Grape Growers Leverage Technology to Manage Vineyard Water Use
The main sources of the state’s water supply include surface water (i.e., water in creeks, rivers, lakes, etc.) and groundwater from aquifers beneath the surface of the earth – both of which are sources for municipal water companies, residences, commercial and industrial users, farming, livestock, and other agricultural operations, as well as the environment.
In response to existing drought conditions, several water agencies throughout the state have curtailed some surface water uses and even taken unprecedented steps to begin possible regulation of California groundwaters.
According to the Lake County Water Resources Department, groundwater level fluctuations are part of the normal annual cycle. Typically, Big Valley groundwater levels rise and fall about 15 to 17 feet between spring and fall. In June of this year, Big Valley wells near Adobe and Kelsey Creeks were about 5 feet to 8 feet below the long-term average. Groundwater levels have been monitored in most of Lake County since 1960, with some basins monitored since 1948.
Lake County’s agricultural mix includes approximately 8,718 acres of vineyards, 3,533 acres of walnut orchards, 2,105 acres of pear orchards, 2,254 acres of miscellaneous crops such as wild rice, oat/grass hay, alfalfa, hops, grains, nursery production, vegetables, olives, etc., approximately 700 acres of irrigated pasture for livestock, as well as 90,000 acres of rangeland.
“Lake County grape growers and growers throughout the state have known for decades that water is a precious resource and it must be used judiciously,” said Bryan Rahn, owner of Coastal Viticultural Consultants, one of several firms that provide water management services to grape growers in Lake County and the North Coast. “A large part of my consulting practice is water conservation and improving wine grape quality.”
While a handful of vineyards near Kelseyville and Upper Lake use surface water drawn from Clear Lake, the majority of vineyards use groundwater for irrigation.
Rahn said, “Most growers are keenly aware that without a sound water strategy and sustainable water supply for their vineyards, it is unlikely that those vineyards would survive financially or even physically.”
In fact, nearly all Lake County vineyards use drip irrigation systems to deliver a precise amount of water to the vines at the right time during the vine’s growth cycle. Perhaps a third of these vineyards also use overhead sprinkler systems, mostly to prevent frost damage during the spring.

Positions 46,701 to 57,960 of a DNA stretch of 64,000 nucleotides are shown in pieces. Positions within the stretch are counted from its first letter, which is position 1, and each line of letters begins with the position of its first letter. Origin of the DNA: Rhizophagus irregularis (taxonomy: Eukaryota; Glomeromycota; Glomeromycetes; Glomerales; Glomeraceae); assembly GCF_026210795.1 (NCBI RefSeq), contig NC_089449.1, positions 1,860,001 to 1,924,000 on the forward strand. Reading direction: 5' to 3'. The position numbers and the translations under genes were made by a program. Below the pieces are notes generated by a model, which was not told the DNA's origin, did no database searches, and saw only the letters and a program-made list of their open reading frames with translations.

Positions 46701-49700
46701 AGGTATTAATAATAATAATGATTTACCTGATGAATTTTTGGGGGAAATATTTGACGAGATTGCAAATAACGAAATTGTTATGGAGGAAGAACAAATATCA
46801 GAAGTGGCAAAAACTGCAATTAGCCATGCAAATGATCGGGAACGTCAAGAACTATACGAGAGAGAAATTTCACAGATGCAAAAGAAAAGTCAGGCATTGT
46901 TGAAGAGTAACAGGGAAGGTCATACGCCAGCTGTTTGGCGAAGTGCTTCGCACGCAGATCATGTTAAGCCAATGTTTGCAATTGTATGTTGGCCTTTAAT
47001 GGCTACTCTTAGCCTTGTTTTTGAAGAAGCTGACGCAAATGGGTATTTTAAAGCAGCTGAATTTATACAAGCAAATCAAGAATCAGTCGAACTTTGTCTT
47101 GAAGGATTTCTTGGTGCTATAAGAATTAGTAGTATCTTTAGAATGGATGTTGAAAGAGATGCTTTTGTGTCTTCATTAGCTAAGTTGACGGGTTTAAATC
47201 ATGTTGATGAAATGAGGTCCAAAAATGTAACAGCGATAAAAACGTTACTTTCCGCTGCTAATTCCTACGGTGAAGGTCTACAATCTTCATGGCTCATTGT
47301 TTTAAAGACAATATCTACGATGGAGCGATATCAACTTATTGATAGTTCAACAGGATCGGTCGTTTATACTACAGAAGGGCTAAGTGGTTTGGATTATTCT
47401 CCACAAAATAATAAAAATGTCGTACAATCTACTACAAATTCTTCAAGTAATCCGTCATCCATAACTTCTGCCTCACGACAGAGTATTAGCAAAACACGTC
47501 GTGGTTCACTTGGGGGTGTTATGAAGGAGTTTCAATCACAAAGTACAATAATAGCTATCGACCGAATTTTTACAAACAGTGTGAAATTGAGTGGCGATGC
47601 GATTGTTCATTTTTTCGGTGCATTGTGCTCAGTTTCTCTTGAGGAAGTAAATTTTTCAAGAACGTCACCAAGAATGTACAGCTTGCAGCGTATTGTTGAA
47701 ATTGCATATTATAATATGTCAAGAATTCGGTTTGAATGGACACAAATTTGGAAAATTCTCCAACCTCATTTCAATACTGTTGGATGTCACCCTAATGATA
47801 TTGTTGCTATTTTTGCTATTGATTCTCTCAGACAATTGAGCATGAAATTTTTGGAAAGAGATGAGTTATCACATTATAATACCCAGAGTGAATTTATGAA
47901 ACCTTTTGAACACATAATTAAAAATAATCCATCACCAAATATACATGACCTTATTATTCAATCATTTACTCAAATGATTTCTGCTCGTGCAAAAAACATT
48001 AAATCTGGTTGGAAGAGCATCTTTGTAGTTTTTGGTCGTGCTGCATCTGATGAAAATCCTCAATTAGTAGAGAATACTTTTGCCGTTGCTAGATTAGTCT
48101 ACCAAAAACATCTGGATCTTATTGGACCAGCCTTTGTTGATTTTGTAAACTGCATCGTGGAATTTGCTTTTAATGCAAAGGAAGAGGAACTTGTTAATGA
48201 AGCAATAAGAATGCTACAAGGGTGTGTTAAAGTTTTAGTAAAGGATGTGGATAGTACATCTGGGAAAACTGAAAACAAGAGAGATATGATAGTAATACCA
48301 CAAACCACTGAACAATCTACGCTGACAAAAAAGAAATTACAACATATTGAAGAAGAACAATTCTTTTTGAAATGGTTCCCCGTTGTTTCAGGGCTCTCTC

Lake County grape growers employ a range of cutting-edge technologies and irrigation management strategies for precision irrigation. This technology ranges from high-tech, real-time web-based data to visual observations and shoot-length measurements. For example, growers utilize weather data, crop evapotranspiration (ETc) measurements, real-time soil moisture, vine water status measurements, and hands-on techniques to conserve water.
These technologies, combined with boots in the field, deliver the data that allow growers to precisely and effectively manage their limited water supplies.
While today’s technologies are impressive, these practices are not new to Lake County growers whose vineyard managers have been at the forefront of water management and stewardship for more than three decades. “We began converting our old furrow and sprinkler irrigation systems and installing drip irrigation back in the late 1970s after that drought,” recalled long-time grape grower Walt Lyon. “Drip is a great tool. It saves us water and energy – more crop per drop.”
“Growers don’t want to pump water if it’s not needed,” said Rahn, a Certified Professional Soil Scientist, agronomist, and vineyard consultant for more than 25 years. “Labor and energy are expensive.”
Rahn makes weekly vineyard visits with growers including Bruce Merrilees, vineyard manager for Bella Vista Farming. During these visits, they examine grapevine water status, discuss irrigation water requirements, and use several state-of-the-art technologies to measure the water status of the soil and the grapevines.
“The pressure chamber and infrared thermometer tell us when to irrigate,” Merrilees explained. “The neutron probe measures soil water volume and precisely how much irrigation water we should apply without over-irrigating and wasting water. This year, the pressure chamber data showed us that we could delay irrigating for a couple of weeks in some blocks.”
While many of the tools are high-tech, Rahn uses a low-tech method as well. “Even feeling the grape leaves with your hands is another useful diagnostic tool,” he said. “When leaves are actively transpiring (have sufficient moisture), they are cool to the touch. Not only are the leaves cooler, but so is the fruit. Cooler clusters yield superior fruit quality.”
These soil and grapevine measurements are just part of the efforts Lake County grape growers employ to make the best use of Lake County’s limited water supplies and produce the best possible quality winegrapes.
More of these technologies will be explored in Part Two of this series.
For more information about vineyard technology and water use, contact Paul Zellman, Education Director for the Lake County Winegrape Commission, at (707) 279-2633.
The Lake County Winegrape Commission is a marketing order established in 1991 to promote the region’s premium winegrapes and to assist winegrape growers through marketing, research, and educational programs. For information about the Lake County Winegrape Commission and its programs, call (707) 279-2633, or visit www.lakecountywinegrape.org.
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